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Student finds a common denominator with calculus, coaching

  |   Kathryn Kao   |   Permalink   |   Research,   Students and Faculty

Two weeks before his freshman orientation at the University of Georgia, Daniel Schoon realized there were only two professions he would truly enjoy 30 years down the road: teaching and coaching baseball.

That's why, as a dual major in mathematics education and mathematics, Schoon can unite his passions for math, teaching and coaching as a high school math teacher—and also provide a constructive environment for the next generation.

"With teaching, I get to influence 150 students a year for 180 days of the year," he says. "I get to build these relationships with kids and, hopefully, leave a lasting impression on them."

Along with his dual bachelor's degrees, Schoon plans to graduate in the fall of 2017 with a master's degree in mathematics education (grades 6-12). He recently worked with associate professor of mathematics education Kevin Moore on a National Science Foundation-sponsored project investigating the quantitative reasoning of secondary-level mathematics teachers.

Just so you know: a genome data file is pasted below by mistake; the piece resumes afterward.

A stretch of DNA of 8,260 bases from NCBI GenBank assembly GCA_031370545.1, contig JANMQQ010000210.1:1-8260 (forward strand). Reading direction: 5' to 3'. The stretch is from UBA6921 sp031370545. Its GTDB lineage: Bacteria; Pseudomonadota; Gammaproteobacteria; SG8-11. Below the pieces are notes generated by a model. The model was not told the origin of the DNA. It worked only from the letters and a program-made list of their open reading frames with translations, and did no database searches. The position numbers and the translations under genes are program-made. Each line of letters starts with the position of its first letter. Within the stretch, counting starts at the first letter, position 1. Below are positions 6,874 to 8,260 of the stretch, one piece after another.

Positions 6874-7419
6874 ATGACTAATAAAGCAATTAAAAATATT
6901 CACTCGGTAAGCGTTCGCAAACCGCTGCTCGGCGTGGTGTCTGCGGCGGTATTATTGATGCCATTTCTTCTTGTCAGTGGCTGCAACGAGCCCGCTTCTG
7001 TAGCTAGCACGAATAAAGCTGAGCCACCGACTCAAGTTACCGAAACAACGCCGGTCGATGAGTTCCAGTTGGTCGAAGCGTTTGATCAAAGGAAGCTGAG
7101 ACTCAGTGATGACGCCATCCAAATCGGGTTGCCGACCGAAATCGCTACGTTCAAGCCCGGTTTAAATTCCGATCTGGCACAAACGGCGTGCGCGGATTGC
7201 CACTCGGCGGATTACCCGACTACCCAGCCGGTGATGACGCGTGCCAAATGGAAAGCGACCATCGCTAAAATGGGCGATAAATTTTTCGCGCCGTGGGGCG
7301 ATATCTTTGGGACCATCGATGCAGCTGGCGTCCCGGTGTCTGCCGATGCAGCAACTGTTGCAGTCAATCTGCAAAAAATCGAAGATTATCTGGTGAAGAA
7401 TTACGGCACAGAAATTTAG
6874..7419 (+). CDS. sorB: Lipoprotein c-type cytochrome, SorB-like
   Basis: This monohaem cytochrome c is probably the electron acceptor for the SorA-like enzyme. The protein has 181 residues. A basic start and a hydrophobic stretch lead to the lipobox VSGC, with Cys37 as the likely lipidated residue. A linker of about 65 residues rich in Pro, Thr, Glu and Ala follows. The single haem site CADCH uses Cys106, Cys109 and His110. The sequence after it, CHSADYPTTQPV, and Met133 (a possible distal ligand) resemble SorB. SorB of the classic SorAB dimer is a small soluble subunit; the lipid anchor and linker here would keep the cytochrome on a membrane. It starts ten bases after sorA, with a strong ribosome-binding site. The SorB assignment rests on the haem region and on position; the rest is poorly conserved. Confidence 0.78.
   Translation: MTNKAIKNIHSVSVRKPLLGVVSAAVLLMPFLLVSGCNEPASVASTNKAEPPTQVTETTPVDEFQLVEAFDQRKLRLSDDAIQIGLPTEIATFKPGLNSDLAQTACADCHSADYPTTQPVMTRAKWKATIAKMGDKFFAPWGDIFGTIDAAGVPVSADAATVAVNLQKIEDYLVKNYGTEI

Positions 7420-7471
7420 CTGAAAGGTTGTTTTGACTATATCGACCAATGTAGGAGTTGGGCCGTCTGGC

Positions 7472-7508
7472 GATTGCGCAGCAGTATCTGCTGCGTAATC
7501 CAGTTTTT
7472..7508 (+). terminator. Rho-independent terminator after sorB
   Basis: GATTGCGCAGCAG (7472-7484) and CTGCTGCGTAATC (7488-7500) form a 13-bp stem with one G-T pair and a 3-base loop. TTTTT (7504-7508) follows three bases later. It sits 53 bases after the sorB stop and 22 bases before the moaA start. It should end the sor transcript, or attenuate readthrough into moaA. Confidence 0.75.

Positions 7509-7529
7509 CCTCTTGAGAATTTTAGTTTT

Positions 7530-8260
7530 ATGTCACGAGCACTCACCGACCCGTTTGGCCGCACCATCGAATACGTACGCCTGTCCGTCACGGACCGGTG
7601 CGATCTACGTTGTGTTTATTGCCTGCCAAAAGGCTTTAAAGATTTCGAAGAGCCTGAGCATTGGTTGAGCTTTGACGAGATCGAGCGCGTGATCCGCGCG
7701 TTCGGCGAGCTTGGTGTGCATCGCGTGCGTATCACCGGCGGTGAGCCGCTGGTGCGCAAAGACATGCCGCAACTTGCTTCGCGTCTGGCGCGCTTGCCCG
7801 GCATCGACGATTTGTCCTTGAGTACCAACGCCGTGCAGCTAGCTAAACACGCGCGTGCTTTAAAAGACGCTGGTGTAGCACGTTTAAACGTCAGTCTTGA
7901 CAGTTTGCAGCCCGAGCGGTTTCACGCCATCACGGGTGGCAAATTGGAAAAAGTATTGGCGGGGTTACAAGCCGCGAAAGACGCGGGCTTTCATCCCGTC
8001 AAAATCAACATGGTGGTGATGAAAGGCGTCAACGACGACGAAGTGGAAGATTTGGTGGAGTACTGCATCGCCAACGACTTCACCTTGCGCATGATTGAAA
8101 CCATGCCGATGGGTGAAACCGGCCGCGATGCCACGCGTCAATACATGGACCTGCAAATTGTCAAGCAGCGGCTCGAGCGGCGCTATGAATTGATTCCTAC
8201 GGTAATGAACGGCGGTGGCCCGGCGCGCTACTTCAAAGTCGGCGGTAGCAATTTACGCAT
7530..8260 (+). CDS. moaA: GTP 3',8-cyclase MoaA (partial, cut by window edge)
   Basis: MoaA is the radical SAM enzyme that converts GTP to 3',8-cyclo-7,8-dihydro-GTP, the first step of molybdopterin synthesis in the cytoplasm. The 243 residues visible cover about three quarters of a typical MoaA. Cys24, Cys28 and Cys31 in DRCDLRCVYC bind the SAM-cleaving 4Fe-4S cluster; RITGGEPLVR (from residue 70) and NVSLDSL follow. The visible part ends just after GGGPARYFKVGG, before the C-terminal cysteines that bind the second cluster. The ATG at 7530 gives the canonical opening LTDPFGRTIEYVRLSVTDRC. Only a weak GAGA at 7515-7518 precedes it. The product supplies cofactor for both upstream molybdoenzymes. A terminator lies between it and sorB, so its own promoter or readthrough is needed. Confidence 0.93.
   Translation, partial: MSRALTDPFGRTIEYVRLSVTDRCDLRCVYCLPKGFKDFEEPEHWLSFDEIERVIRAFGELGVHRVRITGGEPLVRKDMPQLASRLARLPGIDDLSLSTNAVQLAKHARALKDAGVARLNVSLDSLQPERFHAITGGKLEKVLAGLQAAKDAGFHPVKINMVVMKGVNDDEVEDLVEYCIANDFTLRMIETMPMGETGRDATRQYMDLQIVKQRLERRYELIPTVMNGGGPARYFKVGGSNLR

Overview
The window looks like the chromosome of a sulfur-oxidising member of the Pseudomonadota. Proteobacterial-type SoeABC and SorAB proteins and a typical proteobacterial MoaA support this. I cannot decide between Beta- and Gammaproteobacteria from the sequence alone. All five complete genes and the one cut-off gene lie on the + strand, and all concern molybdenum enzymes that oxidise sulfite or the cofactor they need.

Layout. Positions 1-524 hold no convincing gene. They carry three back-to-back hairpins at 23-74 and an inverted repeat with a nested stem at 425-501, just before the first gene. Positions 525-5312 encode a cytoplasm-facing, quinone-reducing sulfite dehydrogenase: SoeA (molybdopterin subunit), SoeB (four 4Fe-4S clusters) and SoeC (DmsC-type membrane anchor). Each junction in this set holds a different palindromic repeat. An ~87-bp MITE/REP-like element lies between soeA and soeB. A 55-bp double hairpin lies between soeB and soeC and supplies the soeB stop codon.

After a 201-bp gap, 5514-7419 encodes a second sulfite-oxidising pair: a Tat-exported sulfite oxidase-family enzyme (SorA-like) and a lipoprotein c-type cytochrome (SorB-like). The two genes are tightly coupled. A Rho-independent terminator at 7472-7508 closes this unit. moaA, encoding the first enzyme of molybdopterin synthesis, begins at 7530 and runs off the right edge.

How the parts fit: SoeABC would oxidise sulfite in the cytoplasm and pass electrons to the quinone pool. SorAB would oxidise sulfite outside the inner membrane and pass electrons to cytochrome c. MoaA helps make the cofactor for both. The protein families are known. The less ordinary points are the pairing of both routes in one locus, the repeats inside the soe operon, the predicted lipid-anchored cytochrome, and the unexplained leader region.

"It was really neat to discover so many different ways to think about math," says Schoon, who, as part of the research process, took mathematics tests and then explained how he solved each problem.

"Kids have these different ways of approaching math and based on how they think about it, that pretty much tells us how we should be teaching it."

Schoon says this research experience deepened his classroom skill set. He plans to engage students individually, depending on how each approaches a mathematics problem. He is particularly interested in teaching summer remedial classes to engage a smaller group of students, build stronger relationships, and hopefully spark an interest in their lives and education.

"You always have to keep your goal in mind—what do you want your kids to learn and what connections do you want them to make?" he says. "And then, you have to explore how to accomplish those tasks so kids can discover the connections."

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